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We never needed trained journalists. The best journalists weren't educated as journalists.

 

The concept of J-school is relatively recent and even then...... it's equivalent to bartending school.

 

Again, the sage from Ohio University shares his wisdom!

 

NORTHWESTERN:  Since 1921, Medill has been recognized worldwide as a jewel at one of the nation’s elite universities. At Medill, young men and women are shaped for the successes they achieve in journalism and the Medill-invented field of integrated marketing communications. Journalism students learn their craft on the streets of Chicago and Washington, D.C., and marketing students are taught through projects for real-world clients.

 

COLUMBIA:  As the Journalism School approaches its 100th birthday, it embraces the information technology revolution but holds fast to Joseph Pultizer's founding principles: to educate ethical journalists and uphold standards of excellence.

 

NEWS FLASH, only recently have journalism degrees been required for jobs in this field (and you can still get jobs without one with the right talent or looks). They never used to matter. Only a handful of schools offered the major and now a plethora do since there's a lot more demand from kids for it, but not demand in the job market. Many people are attracted to journalism mainly because of image or because it seems like a "fun" job. They think it's "cool" or a way to "stick it to the man" (when in reality, "the man" will be completely sticking it to them). Or maybe they're just attracted to all the hot chicks? Certainly job security and money can't be a motivation. And don't even get me started on broadcast journalism...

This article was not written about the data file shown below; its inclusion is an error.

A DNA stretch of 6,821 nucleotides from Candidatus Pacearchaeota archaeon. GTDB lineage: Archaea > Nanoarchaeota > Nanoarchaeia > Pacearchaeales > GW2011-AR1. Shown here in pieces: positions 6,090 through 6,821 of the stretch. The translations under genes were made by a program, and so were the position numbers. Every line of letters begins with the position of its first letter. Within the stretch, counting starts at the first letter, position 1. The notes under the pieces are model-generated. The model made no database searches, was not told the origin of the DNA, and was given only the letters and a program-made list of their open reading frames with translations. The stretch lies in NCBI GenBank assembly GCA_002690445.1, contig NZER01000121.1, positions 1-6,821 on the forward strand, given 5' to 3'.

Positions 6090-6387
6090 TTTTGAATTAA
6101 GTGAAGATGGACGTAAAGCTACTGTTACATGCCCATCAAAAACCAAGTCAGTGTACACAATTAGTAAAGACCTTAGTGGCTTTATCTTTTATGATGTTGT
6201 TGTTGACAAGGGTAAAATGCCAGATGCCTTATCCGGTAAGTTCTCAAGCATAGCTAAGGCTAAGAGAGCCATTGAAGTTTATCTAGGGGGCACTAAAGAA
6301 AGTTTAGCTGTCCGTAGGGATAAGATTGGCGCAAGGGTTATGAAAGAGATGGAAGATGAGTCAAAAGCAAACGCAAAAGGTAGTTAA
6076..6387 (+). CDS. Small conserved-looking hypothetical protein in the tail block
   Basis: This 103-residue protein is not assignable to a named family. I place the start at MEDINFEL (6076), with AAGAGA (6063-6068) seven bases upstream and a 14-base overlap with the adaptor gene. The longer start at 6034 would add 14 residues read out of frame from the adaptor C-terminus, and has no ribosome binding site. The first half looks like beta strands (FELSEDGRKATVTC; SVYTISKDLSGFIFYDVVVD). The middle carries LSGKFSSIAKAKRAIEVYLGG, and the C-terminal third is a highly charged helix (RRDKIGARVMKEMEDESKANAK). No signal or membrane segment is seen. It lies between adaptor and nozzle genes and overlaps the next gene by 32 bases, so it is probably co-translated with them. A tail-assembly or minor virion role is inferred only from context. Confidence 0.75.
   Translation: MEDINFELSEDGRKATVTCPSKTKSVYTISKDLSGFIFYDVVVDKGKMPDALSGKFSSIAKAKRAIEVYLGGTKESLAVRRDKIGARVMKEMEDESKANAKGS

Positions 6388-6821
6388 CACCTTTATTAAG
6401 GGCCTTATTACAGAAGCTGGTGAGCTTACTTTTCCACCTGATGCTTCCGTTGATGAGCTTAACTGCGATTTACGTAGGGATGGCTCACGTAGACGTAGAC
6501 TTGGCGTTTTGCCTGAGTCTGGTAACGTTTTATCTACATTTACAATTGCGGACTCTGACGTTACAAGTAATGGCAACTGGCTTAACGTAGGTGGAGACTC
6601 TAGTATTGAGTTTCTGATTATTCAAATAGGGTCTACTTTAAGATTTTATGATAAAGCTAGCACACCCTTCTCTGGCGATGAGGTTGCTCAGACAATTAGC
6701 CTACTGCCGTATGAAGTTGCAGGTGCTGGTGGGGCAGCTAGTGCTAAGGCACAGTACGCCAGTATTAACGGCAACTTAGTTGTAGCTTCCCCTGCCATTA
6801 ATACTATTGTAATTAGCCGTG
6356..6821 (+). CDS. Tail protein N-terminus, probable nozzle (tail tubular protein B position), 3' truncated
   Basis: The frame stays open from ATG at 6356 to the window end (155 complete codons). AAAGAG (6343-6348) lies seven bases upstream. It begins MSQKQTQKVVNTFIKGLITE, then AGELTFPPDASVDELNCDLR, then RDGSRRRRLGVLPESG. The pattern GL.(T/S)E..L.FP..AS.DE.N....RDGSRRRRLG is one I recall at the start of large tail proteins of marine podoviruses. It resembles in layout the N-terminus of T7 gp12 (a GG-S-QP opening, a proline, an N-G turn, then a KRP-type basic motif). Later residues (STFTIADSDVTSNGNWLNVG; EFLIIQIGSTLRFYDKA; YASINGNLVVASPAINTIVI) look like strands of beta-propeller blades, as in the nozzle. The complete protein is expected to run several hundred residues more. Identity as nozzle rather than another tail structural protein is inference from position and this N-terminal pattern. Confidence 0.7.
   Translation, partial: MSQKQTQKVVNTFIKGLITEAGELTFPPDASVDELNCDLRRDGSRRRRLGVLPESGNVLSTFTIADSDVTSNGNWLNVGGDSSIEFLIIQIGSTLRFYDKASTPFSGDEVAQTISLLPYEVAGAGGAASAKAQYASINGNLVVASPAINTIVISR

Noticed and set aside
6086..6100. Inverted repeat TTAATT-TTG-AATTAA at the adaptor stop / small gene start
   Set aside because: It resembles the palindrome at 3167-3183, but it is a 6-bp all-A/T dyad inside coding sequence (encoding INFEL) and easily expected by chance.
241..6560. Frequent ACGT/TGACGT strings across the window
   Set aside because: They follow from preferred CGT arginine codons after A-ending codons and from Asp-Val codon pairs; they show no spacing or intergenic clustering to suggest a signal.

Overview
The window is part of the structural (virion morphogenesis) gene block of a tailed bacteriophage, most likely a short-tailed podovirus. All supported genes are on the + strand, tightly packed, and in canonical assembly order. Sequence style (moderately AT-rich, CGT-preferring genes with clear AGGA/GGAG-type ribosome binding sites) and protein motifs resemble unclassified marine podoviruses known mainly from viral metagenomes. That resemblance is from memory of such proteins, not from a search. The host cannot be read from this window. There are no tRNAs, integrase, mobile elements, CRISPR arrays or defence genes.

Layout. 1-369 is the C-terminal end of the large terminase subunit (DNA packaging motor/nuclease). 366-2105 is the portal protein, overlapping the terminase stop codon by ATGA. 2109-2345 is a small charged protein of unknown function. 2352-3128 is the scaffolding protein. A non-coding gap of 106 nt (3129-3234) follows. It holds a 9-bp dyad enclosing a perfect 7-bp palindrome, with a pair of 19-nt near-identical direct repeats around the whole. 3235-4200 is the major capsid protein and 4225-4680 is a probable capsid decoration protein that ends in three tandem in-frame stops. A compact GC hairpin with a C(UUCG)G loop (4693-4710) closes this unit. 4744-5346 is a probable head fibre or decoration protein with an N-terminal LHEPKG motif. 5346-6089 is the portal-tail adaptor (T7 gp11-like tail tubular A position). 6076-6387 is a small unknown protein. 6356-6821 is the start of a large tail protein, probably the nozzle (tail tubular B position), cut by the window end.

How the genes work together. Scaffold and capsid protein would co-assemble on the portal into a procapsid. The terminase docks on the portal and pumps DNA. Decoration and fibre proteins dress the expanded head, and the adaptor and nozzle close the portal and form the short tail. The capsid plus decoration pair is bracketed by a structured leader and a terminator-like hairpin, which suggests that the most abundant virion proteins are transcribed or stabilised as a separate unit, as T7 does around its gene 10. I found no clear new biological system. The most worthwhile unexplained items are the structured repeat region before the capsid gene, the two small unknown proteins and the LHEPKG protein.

The concept of journalism degrees at every mom and pop school in the country is relatively recent, and so is the listing of job ads requiring journalism degrees. In reality, these are skills best learned by doing, not studying. You can't teach someone how to grill a politician or get people to open up. It's much easier said than done.

 

My own proposal is simply a concept known as "Journalism Hell Week". That's probably the best way to prepare to work under the pressure and deadlines of the modern newsroom (whether paper, TV, etc.). Round up these kids and see how long they last. The ones who make it without going batsh!t get the job. I'm soothsaying all over this shit.

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We never needed trained journalists. The best journalists weren't educated as journalists.

 

The concept of J-school is relatively recent and even then...... it's equivalent to bartending school.

 

Again, the sage from Ohio University shares his wisdom!